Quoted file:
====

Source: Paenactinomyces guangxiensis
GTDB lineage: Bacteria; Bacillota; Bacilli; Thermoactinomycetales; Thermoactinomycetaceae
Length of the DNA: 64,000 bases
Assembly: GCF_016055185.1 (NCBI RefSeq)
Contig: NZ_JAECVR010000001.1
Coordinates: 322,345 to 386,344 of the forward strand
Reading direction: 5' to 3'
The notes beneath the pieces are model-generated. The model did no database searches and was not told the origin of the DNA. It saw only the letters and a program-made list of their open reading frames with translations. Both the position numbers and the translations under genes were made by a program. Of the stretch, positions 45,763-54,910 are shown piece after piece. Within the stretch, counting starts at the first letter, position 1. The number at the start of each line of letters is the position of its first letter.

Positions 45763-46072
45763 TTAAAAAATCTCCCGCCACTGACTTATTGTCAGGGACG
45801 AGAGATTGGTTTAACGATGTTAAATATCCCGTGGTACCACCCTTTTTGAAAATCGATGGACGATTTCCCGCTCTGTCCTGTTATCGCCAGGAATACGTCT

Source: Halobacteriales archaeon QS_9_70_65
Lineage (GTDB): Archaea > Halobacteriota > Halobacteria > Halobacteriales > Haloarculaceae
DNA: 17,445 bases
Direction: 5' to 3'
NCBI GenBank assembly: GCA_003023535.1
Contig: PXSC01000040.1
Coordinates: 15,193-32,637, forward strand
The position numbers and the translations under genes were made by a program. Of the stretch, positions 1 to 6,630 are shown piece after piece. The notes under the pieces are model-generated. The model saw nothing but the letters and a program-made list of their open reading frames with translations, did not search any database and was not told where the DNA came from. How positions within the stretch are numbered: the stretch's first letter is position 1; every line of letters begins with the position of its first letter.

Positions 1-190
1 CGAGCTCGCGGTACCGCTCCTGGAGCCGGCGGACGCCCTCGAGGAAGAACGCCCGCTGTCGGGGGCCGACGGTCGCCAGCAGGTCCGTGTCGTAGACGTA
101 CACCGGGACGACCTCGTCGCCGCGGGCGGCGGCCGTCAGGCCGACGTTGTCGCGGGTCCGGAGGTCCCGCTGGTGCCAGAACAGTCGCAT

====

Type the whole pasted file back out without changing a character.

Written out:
Source: Paenactinomyces guangxiensis
GTDB lineage: Bacteria; Bacillota; Bacilli; Thermoactinomycetales; Thermoactinomycetaceae
Length of the DNA: 64,000 bases
Assembly: GCF_016055185.1 (NCBI RefSeq)
Contig: NZ_JAECVR010000001.1
Coordinates: 322,345 to 386,344 of the forward strand
Reading direction: 5' to 3'
The notes beneath the pieces are model-generated. The model did no database searches and was not told the origin of the DNA. It saw only the letters and a program-made list of their open reading frames with translations. Both the position numbers and the translations under genes were made by a program. Of the stretch, positions 45,763-54,910 are shown piece after piece. Within the stretch, counting starts at the first letter, position 1. The number at the start of each line of letters is the position of its first letter.

Positions 45763-46072
45763 TTAAAAAATCTCCCGCCACTGACTTATTGTCAGGGACG
45801 AGAGATTGGTTTAACGATGTTAAATATCCCGTGGTACCACCCTTTTTGAAAATCGATGGACGATTTCCCGCTCTGTCCTGTTATCGCCAGGAATACGTCT

Source: Halobacteriales archaeon QS_9_70_65
Lineage (GTDB): Archaea > Halobacteriota > Halobacteria > Halobacteriales > Haloarculaceae
DNA: 17,445 bases
Direction: 5' to 3'
NCBI GenBank assembly: GCA_003023535.1
Contig: PXSC01000040.1
Coordinates: 15,193-32,637, forward strand
The position numbers and the translations under genes were made by a program. Of the stretch, positions 1 to 6,630 are shown piece after piece. The notes under the pieces are model-generated. The model saw nothing but the letters and a program-made list of their open reading frames with translations, did not search any database and was not told where the DNA came from. How positions within the stretch are numbered: the stretch's first letter is position 1; every line of letters begins with the position of its first letter.

Positions 1-190
1 CGAGCTCGCGGTACCGCTCCTGGAGCCGGCGGACGCCCTCGAGGAAGAACGCCCGCTGTCGGGGGCCGACGGTCGCCAGCAGGTCCGTGTCGTAGACGTA
101 CACCGGGACGACCTCGTCGCCGCGGGCGGCGGCCGTCAGGCCGACGTTGTCGCGGGTCCGGAGGTCCCGCTGGTGCCAGAACAGTCGCAT